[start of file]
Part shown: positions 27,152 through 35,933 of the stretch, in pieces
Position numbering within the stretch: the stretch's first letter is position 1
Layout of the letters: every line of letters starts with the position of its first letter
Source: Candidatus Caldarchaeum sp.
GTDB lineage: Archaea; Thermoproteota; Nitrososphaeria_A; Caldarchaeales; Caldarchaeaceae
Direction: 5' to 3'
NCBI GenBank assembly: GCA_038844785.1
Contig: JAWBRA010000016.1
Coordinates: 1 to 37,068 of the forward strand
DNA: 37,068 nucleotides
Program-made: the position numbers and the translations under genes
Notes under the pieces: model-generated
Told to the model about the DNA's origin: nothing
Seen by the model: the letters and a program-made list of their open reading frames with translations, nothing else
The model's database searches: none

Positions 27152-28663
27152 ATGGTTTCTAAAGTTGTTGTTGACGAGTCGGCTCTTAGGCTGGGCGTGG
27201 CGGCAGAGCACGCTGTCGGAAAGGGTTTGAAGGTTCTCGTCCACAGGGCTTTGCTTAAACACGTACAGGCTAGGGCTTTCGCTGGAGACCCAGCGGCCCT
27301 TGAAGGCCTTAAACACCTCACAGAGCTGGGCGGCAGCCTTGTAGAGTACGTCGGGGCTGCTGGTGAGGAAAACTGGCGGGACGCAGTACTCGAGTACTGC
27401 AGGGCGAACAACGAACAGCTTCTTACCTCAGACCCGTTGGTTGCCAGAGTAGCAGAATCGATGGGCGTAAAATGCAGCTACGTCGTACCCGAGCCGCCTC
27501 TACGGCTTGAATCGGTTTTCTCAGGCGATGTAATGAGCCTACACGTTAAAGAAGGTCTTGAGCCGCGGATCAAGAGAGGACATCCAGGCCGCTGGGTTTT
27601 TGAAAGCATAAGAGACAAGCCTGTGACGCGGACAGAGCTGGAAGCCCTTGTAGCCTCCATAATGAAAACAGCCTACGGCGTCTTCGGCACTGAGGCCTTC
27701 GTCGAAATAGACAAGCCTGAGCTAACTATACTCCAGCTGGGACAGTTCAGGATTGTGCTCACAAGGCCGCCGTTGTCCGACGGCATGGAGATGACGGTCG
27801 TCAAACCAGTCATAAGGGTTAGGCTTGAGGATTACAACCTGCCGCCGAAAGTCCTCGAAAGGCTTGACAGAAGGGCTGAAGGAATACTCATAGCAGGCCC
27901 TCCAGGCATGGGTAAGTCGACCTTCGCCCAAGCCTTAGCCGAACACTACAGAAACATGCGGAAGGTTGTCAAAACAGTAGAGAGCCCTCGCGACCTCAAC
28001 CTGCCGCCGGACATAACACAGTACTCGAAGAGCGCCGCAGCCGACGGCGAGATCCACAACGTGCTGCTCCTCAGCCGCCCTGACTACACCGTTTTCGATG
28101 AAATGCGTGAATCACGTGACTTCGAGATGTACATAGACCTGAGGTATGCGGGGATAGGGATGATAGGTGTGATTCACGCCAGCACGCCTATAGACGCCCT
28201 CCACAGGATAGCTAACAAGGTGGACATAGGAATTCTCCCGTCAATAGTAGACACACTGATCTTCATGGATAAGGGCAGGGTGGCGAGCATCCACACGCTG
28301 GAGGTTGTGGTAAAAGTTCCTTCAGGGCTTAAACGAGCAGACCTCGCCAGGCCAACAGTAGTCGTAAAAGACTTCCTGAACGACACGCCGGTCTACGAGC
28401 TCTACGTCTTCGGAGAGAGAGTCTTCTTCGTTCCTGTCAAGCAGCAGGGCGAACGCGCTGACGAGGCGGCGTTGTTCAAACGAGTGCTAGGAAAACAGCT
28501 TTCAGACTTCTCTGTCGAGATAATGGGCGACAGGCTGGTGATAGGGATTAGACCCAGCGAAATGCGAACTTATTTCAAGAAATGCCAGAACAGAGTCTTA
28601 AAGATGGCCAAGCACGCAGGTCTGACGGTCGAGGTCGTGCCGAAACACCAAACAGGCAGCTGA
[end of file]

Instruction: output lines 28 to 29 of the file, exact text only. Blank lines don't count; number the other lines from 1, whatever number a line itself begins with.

28201 CCACAGGATAGCTAACAAGGTGGACATAGGAATTCTCCCGTCAATAGTAGACACACTGATCTTCATGGATAAGGGCAGGGTGGCGAGCATCCACACGCTG
28301 GAGGTTGTGGTAAAAGTTCCTTCAGGGCTTAAACGAGCAGACCTCGCCAGGCCAACAGTAGTCGTAAAAGACTTCCTGAACGACACGCCGGTCTACGAGC